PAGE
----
A recent fundraising letter from Young also appears to be attacking Begich. Here’s the relevant passage:

It is imperative we retain a Republican majority in the House and return the U.S. Senate to Republican control. I remind you the state’s junior senator has voted with this president 97% of the time. The president, along with cohorts like Harry Reid, has pitted Alaskan against Alaskan and American against American.

The active campaigning by Young against Begich is surprising given that about five months ago, Young had good things to say about Begich.

“Mark’s done a great job of very frankly representing people. He’s not always on my page, that’s for sure, but he’s done a good job,’ Young told The Hill in January.

The comment caused a stir in Republican circles, but Young didn’t back down. A few weeks later, he told the Alaska Dispatch that Begich has been “good in the energy industry, and I think that’s smart — that’s where we’re getting most of our income in the state.”

“So far so good,” Young said about Begich then.

When asked about the video, his campaign spokesperson sent the following statement:

In recent weeks, Congressman Young has received several requests to comment on Senator Begich’s statements regarding accomplishments in which he has taken sole credit. In the past, Alaska’s Congressional delegation has always prided itself on working together and Congressman Young believes that should continue.

Side note: Due to technical problems, comments on the blocked are for now. I’m working on it and trying to get the comment section back up, hopefully by tonight.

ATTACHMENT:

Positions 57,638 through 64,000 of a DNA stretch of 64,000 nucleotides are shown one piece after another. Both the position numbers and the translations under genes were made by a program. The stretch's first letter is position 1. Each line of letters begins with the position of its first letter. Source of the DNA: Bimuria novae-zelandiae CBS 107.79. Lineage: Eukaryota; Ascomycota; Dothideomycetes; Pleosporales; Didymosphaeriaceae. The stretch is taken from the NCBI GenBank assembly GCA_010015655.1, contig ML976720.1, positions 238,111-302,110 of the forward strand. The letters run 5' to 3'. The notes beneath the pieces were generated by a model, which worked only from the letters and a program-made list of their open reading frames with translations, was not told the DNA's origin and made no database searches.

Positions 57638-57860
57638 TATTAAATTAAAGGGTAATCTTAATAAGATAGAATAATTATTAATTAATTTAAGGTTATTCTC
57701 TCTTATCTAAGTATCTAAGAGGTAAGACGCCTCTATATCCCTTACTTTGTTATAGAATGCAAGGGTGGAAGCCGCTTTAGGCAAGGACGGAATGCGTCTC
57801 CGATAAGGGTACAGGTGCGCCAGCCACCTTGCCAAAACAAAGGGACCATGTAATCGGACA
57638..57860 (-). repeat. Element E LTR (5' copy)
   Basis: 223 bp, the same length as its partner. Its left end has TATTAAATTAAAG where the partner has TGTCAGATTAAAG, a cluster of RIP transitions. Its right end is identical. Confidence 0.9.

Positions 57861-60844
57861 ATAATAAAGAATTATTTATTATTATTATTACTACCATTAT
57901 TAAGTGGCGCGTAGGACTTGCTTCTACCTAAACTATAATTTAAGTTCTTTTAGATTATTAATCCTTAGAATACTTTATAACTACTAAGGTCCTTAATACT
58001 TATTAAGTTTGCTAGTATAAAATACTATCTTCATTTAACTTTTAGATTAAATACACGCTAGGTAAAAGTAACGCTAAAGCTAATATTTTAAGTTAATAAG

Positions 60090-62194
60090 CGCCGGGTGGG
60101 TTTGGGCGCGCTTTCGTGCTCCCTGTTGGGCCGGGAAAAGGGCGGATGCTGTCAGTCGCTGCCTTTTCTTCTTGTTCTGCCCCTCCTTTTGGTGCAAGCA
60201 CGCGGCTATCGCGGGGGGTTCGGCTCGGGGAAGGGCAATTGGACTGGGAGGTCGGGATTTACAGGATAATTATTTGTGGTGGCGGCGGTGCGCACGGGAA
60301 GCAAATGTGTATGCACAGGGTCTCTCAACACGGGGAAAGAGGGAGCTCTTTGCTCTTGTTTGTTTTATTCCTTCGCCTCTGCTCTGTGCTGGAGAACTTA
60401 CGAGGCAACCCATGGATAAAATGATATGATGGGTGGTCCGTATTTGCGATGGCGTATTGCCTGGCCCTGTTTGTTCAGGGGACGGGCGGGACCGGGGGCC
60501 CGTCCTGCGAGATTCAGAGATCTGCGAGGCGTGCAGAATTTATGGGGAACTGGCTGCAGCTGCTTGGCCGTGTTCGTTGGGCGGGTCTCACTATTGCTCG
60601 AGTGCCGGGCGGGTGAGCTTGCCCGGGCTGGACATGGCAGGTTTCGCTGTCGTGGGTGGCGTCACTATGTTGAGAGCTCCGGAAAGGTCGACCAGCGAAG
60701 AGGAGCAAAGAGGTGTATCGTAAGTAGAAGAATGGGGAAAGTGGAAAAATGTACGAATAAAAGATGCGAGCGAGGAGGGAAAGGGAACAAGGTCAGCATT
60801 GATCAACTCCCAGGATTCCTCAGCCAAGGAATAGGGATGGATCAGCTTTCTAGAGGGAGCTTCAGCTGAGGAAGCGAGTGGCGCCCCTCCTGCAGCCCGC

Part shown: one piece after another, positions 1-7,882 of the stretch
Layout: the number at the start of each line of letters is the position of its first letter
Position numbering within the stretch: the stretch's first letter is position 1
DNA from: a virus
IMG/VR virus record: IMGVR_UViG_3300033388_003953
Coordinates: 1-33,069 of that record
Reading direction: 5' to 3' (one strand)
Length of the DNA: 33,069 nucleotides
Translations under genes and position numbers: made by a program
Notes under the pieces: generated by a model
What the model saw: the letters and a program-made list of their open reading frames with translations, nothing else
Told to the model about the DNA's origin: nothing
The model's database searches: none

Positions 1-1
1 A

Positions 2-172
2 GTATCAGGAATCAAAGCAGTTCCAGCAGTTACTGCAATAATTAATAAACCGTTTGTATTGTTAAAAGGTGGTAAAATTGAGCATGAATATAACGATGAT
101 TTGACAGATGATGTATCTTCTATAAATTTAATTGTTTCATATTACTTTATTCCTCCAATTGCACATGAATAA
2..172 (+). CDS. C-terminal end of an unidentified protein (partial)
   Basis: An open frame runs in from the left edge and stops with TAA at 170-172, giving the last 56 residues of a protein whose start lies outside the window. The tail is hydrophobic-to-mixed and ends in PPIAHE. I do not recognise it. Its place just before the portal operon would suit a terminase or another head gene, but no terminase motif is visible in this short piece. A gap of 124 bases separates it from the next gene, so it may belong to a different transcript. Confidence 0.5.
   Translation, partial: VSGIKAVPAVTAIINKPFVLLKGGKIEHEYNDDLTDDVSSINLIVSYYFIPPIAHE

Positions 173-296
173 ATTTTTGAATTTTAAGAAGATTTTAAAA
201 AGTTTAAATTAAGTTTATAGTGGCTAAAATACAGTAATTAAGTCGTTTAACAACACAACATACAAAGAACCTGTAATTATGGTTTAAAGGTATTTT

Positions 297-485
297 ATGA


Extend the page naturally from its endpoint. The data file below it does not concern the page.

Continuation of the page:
Contact Amanda Coyne at amandamcoyne@yahoo.com


Young blasts Begich for taking undeserved credit

The video below was brought to my attention from a source who does not want Sen. Mark Begich reelected. I’m putting it up because it’s on Rep. Don Young’s official campaign channel and it’s in the public domain. Fair warning: I know it’s Young talking and I know his words are unaltered. I’m told that it was shot last week in Fairbanks while Young was campaigning. But I don’t know who asked the question or who’s holding the camera.

Young is referring to Begich’s claims in recent ads about a road in NPR-A, and about his role in other projects across the state. I’ve been hearing grumblings for years from some of both Young and Murkowski staffers about Begich taking full credit for things that he had but a part. And that might be true, but I’m not in D.C., and it’s nearly impossible to know which congressional member should get credit for what. I do know that contrary to what Young says in the video, Begich should get credit for getting the Dena’ina Civic and Convention Center built. As mayor of Anchorage, he fought tirelessly for the convention center. In any case, it’s the most explosive video yet of the campaign season. Young is popular in Alaska, and this will not help Begich’s campaign.